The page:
Starting out from humble beginnings in a barn in Ancona, Italy in 1965, Loccioni had become a success story. Through a proud commitment to heritage and a healthy hunger for future growth, the company had established itself as a leading developer of technical quality control systems and other measurement mechanisms to help manufacturers improve quality and efficiency.
The company also had an ideal location – or so it thought. As it continued to grow, expansion became necessary, but space was limited by its proximity to the River Esino. Loccioni’s riverside location was a core feature of its heritage story. But in 1990, floods devastated the company’s laboratories. Something had to be done.
With no authority overseeing river maintenance in the region, Loccioni faced a dilemma. The pending menace of further flooding prompted founders Enrico and Graziella to act.
The company entered into a Public-Private Agreement, investing in the ‘2km di futuro’ river project to secure and enhance the stretch of the Esino bordering Loccioni headquarters.
The decision would remove a threat while also turning the river into a resource.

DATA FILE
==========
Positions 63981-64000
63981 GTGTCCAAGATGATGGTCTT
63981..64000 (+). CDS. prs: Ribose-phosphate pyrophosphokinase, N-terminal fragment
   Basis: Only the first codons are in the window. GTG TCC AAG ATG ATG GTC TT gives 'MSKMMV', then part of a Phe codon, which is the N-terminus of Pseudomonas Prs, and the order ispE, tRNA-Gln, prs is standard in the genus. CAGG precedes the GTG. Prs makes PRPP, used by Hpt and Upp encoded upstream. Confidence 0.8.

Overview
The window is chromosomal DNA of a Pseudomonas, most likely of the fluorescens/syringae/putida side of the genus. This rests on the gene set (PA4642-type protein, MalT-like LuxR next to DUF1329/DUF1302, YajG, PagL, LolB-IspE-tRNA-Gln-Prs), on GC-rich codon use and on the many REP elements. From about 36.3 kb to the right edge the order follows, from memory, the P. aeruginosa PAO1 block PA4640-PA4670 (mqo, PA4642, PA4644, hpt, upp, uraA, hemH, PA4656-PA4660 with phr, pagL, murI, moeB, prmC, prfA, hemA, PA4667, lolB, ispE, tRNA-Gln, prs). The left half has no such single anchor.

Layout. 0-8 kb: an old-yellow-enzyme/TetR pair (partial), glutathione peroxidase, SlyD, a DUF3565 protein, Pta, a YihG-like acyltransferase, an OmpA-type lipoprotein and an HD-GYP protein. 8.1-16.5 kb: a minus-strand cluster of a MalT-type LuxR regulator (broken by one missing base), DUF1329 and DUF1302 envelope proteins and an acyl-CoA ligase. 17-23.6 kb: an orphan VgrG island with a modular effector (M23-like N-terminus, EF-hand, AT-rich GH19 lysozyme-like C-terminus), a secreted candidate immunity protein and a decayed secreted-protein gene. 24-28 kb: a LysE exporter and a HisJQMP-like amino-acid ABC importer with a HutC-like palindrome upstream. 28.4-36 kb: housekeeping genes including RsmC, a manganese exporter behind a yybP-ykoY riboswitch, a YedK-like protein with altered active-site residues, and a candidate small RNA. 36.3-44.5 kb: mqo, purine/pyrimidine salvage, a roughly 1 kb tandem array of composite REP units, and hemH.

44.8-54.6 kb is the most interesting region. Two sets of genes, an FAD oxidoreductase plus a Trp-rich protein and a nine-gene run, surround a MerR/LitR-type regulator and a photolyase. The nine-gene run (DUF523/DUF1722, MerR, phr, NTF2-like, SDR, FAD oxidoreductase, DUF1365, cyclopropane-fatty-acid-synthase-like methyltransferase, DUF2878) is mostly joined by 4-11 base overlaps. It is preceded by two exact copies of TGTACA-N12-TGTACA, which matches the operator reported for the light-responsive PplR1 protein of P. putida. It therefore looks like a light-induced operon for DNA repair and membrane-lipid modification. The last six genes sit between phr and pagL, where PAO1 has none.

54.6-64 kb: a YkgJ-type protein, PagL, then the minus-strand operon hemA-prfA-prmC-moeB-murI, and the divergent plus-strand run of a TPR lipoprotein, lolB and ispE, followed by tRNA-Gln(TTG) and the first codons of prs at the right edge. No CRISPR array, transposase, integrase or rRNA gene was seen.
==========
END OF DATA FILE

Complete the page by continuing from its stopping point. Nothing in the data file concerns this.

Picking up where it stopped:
Loccioni rallied a group of 16 institutions and associations to secure buy-in for the project, each with different backgrounds and specialisms. The goals were to secure the safety of the area, preserve its natural beauty, and harness energy efficiency. The next challenge: where to find the money to support the project.
Loccioni decided to cover all costs, even where those costs were incurred on public soil. Bringing together a team of geologists, environmental engineers and landscape architects, Loccioni managed the project from start-to-finish.
With a focus on sustainability, the team also brought in academic experts, collaborating with universities so that the river area can be monitored to provide valuable research data and preserve both employee safety and the natural habitat.
Enrico does not underestimate the lessons that can be learned from monitoring and measuring. Without metrics, growth is down to guesswork.
“Measurement is the first step to improvement,” he says.
Having seen the destructive power of the river, Loccioni was keen to harness its energy as a force for good. Micro-hydroelectric power plants were constructed, with clean energy supplying electricity to the group’s intelligence grid, increasing efficiency and safety simultaneously.
The project’s combined efforts have produced ‘The Leaf Community’, Italy’s first completely eco-sustainable integrated community, characterized by carbon dioxide-friendly homes and solar-powered schools. Regional collaborations with Nissan, Enel, Samsung and other partners have led to a smart city prototype which leverages the contributors’ diverse and complimentary skillsets. Samsung’s storage systems, Enel’s infrastructure, Nissan’s electric vehicles and Loccioni’s energy flow measurement and management combine to make energy consumption mapping a more exact science.